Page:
House Republicans nix military’s alternative fuel program in FY 2013 NDAA

SOURCE: U.S. Air Force / Samuel King Jr.

The House-approved National Defense Authorization Act for Fiscal Year 2013 contained two little-noticed provisions that would eliminate funding for and prohibit the military from purchasing alternative fuel. 

SOURCE: U.S. Air Force / Samuel King Jr.

The provisions appeared on pages 90 and 91 of the 996-page House Resolution 4310, which passed the House by a vote of 299 to 120. If adopted by the Senate, the provisions would severely undercut the energy conservation efforts by the Department of Defense, which is one of the world’s largest consumer of energy.

Under the House version of the National Defense Authorization Act of 2013, Sections 313 and 314 would (1) exempt the military from having to comply with the Energy Independence and Security Act of 2007 to require all federal agencies to reduce petroleum consumption by 20% and increase alternative fuel consumptions by 10% between 2005 and 2015 and (2) prohibited the Pentagon from purchasing alternative fuel if it costs more than traditional fossil fuel.

“The committee commends the Department of Defense for its emphasis on energy reductions, investments in renewable projects that result in long-term savings, and more efficient processes that reduce demand for fuel consumption,” according to the House Armed Services Committee report dated May 11, 2012. “The committee is, however, concerned by the lack of visibility into the annual investments in energy and expenditures on fuel.”

Recognizing that military’s dependence on fossil fuel can be “costly, vulnerable to disruption, and a burden on Warfighters”, the Pentagon in March released its Operational Energy Implementation Plan to increase efficiency, reduce wasteful consumption, and diversify the military’s energy sources “to have a more assured supply of energy for military missions.”

Part of the strategy includes use of alternative fuels. Under the DOD’s plan, the Air Force is working on adopting the use of 50/50 of JP-8 alternative fuel for aircraft use with the goal of purchasing 387 million gallons of the alternative fuel per year by 2016. The Navy’s goal is to use alternative fuel for 50% of its energy consumption, which would eventually require 300 million of biofuel by 2020.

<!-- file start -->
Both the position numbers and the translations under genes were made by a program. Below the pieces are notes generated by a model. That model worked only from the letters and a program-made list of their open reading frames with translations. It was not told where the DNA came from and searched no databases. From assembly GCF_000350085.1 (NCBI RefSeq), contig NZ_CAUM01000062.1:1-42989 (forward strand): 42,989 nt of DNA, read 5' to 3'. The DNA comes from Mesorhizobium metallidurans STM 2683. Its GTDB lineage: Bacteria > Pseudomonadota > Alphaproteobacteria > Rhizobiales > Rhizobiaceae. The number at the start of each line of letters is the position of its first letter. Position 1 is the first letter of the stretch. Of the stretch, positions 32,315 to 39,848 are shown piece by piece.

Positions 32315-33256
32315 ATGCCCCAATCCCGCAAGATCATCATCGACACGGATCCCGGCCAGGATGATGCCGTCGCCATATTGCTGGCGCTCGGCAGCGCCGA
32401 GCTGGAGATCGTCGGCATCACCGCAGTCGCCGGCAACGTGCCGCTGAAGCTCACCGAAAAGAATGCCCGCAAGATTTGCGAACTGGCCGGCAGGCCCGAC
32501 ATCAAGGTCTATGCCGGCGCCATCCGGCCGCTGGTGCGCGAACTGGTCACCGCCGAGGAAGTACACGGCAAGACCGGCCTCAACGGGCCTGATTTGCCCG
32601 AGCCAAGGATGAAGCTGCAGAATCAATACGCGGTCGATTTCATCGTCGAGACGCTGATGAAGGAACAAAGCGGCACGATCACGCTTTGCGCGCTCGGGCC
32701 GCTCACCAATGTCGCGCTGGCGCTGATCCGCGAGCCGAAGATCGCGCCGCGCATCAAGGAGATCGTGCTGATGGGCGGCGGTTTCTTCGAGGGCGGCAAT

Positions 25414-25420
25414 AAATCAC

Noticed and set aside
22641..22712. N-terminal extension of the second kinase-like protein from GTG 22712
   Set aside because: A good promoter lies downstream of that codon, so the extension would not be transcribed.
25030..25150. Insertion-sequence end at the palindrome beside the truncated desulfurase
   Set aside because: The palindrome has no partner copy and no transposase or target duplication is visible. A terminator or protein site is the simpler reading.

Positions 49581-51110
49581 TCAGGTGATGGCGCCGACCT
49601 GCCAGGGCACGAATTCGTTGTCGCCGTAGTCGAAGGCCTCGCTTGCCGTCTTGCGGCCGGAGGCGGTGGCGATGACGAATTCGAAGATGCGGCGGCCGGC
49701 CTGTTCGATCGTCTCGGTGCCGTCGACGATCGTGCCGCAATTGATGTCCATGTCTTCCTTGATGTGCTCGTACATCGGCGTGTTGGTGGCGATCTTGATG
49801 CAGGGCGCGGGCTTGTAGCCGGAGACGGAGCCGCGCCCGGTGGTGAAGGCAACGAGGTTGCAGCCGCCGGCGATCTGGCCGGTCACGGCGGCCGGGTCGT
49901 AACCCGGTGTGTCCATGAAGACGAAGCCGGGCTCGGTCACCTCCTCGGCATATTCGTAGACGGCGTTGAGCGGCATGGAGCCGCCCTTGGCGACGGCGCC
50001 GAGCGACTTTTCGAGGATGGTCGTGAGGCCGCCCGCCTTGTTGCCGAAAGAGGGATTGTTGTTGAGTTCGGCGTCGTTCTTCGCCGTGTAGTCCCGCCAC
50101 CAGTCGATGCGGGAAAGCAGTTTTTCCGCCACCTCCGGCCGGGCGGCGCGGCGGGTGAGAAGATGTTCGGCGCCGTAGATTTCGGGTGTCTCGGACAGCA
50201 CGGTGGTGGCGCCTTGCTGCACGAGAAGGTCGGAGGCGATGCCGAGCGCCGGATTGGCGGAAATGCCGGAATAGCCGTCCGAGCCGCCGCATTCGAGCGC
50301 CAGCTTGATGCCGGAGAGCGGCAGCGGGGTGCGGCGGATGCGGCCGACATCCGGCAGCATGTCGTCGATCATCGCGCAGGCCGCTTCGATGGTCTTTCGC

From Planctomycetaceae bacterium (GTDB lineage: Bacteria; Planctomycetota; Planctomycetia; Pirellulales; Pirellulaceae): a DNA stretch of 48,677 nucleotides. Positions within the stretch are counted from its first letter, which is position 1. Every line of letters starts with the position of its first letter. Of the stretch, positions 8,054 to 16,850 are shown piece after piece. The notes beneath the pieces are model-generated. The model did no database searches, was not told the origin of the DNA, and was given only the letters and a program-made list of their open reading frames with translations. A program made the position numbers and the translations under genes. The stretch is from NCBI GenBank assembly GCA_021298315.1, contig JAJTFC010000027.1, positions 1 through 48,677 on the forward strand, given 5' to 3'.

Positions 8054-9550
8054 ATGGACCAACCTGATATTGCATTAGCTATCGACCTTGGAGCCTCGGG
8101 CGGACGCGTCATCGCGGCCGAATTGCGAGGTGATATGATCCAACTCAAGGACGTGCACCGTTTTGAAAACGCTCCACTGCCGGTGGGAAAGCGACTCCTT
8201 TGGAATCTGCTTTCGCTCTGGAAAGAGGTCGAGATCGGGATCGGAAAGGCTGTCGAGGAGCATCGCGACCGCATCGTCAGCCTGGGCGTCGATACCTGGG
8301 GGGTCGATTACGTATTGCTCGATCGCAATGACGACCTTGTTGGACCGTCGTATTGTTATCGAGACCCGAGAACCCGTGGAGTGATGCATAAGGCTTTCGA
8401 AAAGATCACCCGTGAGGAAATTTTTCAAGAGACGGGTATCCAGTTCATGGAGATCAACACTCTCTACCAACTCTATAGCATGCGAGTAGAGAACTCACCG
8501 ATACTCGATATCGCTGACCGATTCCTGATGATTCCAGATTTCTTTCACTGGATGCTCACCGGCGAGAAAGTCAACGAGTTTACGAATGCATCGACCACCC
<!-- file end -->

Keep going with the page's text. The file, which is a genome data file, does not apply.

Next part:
However, the DOD’s ambitious energy security goals could be impeded by Republicans in Congress as demonstrated by Sections H.R. 4310.

The House amendment to block the DOD from buying alternative fuel was proposed by Rep. Mike Conaway (R-Texas) and Rep. Mac Thornberry (R-Texas), both of whom have received large campaign contributions from the oil and gas industry. (The oil and gas industry is ranked #2 and #3 out of the top 5 industries that have contributed, respectively, to Conaway and Thornberry’s re-election campaigns in the 2011-2012 cycle, according to the Center for Responsive Politics.)

Conaway and Thornberry are outspoken critics of the Obama administration’s efforts to reduce reliance on traditional fossil oil.

In February, Conaway attacked President Barack Obama’s proposal to ramp up the military’s energy conservation efforts, which the President had announced in his State of the Union address in January.

Criticizing the President’s defense spending proposal, Conaway asked, “Are energy conservation projects the most prudent way to spend it? I am not sure, especially given the U.S. Navy’s recent agreement to buy 450,000 gallons of biofuels at $15 a gallon – four times the price of traditional fuel.”

Read more: Another missed opportunity to improve U.S. energy security

But Conaway’s argument doesn’t take into account the billions in federal subsidies and tax breaks given to Big Oil companies to keep keep fossil fuel prices low.

It’s also important to bear in mind that Republican lawmakers have repeatedly opposed efforts to give similarly generous subsidies and tax benefits to fund the development and advancement of alternative energy, including biofuel, resulting in higher prices than traditional fossil fuel.


Members of the House Armed Services Committee who voted to nix funding for alternative fuels purchased by the Department of Defense (May 9, 2012): 

Excerpt of Sections 313 and 314 of H.R. 4130 “National Defense Authorization Act of 2013” (pages 90-91):


Section 526 of the Energy Independence and Security Act of 2007 (Public Law 110–140; 42 U.S.C. 17142) is amended by adding at the end the following: ‘‘This section 2 shall not apply to the Department of Defense.’’.


(a) LIMITATION.—Except as provided in subsection (b), none of the funds authorized to be appropriated by this Act or otherwise made available during fiscal year 2013 for the Department of Defense may be obligated or expended for the production or purchase of any alternative fuel if the cost of producing or purchasing the alternative fuel exceeds the cost of producing or purchasing a traditional fossil fuel that would be used for the same purpose as the alternative fuel.

(b) EXCEPTION.—Notwithstanding subsection (a), the Secretary of Defense may purchase such limited quantities of alternative fuels as are necessary to complete fleet certification for 50/50 blends. In such instances, the Secretary shall purchase such alternative fuel using competitive procedures and ensure the best purchase price for the fuel.


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2 Comments on “House Republicans nix military’s alternative fuel program in FY 2013 NDAA

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